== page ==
Nestor Makhno Anarchist General

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Thirty year old anarchist terrorist and Tsarist inmate Nestor Makhno returned to his Ukrainian village and formed one of the most amazing armies in history.

Born in the small Ukrainian village of Gulyai Pole (also translated Hulyai Pole or Huliaipole) in October 27 1888 (or 1889!) was peasant Nestor Ivanovich Makhno. The fifth of five brothers his father died while he was still an infant and Makhno worked every day after his seventh birthday as a Sheppard, farmhand, and general laborer to help support his impoverished family. He attended local schools for four years off and on as his only education. The 1905 Revolution found Makhno a nihilistic teenager with nothing to lose and he fell in with an anarchist peasant terrorist cell. By 1908, captured by the efficient Tsarist Okhrana secret police, he was sentenced to hang. His death penalty commuted to life imprisonment, Makhno spent the last decade of the Tsar’s rule in the notorious Butyrki prison in Moscow. There he learned political theory and literature while spending extended periods under enhanced discipline and contracting tuberculosis. Years of poor diet as well as the ailment contributed to his small frame and poor health.

Revolution of 1917 and the Peasant Uprisings

When the Tsar abdicated March 15, 1917, one of the first things that the Provisional Government did was grant an amnesty to all political prisoners. Makhno, who had spent his entire adult life in prison, was now free. Soon after the Russian Revolutions in 1917 in which the Tsar and then within eight months the democratic Provisional Government were overthrown, the countryside caught fire. Generations of peasants, without the gendarme or military to worry about any longer, took to the farms of more wealthy pomeshchiks’ (landowners’) homesteads and promptly burned them out. Small groups of peasants throughout the Ukraine would assemble, arm themselves and pursue guerilla warfare on the most basic scale. These detachments, typically from 20-50 strong would attack landowners, members of the State government, wayward officers, and almost every other outsider that would pass through their village. When Bolshevik agitators or commissars came through the village, they would also find themselves murdered in deeply pornographic ways and hung from trees next to White agitators and German agents. These peasant anarchists were nothing if not equal opportunity.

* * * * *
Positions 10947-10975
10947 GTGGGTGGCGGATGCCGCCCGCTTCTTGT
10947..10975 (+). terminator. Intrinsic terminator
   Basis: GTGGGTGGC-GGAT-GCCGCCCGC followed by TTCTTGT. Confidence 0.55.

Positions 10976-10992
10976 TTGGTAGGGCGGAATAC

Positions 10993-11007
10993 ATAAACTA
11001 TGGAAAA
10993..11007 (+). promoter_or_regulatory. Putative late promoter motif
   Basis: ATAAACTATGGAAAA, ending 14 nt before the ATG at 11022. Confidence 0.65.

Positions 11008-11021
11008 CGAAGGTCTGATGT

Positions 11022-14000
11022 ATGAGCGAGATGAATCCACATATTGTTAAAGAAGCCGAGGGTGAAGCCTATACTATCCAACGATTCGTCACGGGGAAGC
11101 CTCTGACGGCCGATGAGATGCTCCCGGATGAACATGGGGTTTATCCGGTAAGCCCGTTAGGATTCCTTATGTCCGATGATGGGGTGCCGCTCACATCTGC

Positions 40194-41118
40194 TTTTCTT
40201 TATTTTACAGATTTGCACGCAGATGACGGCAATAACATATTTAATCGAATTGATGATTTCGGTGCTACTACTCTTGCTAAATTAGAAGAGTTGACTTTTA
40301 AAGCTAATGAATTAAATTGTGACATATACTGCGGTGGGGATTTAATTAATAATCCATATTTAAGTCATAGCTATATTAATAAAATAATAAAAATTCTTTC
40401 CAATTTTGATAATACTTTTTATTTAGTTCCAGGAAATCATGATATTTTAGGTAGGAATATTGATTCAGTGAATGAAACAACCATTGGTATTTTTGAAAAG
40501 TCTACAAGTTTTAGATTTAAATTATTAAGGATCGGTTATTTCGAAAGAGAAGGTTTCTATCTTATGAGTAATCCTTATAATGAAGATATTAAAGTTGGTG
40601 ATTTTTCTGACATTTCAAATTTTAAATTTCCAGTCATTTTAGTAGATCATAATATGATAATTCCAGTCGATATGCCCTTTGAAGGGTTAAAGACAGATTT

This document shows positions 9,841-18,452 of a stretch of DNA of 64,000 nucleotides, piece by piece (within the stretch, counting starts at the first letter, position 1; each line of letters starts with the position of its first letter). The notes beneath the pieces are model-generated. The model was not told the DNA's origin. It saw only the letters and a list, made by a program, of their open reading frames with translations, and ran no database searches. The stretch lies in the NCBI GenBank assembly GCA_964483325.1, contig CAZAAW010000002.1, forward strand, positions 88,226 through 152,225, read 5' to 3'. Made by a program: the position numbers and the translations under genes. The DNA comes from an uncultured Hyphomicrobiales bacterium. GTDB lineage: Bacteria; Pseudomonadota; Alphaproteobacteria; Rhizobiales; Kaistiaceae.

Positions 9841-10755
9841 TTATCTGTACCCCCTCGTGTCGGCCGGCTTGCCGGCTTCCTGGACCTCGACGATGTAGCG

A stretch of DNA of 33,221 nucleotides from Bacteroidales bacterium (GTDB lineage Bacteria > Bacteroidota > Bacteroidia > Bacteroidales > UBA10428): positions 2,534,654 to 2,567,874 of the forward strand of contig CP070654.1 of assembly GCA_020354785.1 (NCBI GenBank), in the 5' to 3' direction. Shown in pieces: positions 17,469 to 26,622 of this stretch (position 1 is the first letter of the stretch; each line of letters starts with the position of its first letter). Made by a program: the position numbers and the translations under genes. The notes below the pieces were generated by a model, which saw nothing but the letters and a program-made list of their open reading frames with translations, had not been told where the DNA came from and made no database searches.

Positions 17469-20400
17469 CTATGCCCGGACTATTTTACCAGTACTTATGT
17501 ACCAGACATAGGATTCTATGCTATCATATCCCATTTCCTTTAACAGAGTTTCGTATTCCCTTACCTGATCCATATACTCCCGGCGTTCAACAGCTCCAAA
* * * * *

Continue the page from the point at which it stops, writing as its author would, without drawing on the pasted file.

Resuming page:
Makhno’s homecoming and the birth of the Black Flag Army

Nestor Makhno returned to Gulyai Pole from imprisonment in Moscow during the spring of 1917 and immediately began to direct this peasant movement. Makhno formed a peasants union, helped reapportion the estates of landowners and became a public leader. He inflamed the masses of disaffected and under his Black Flag banner and Black Cross symbol began building an army. His first task was to disarm local former Tsarist army units and leaderless Cossacks. He then distributed some 250,000 rubles found in local banks to the peasant committees. Thus armed and paid, his army became known as the Makhnovshchina after their leader. The Reds and Whites often simply called them ‘The Greens”.

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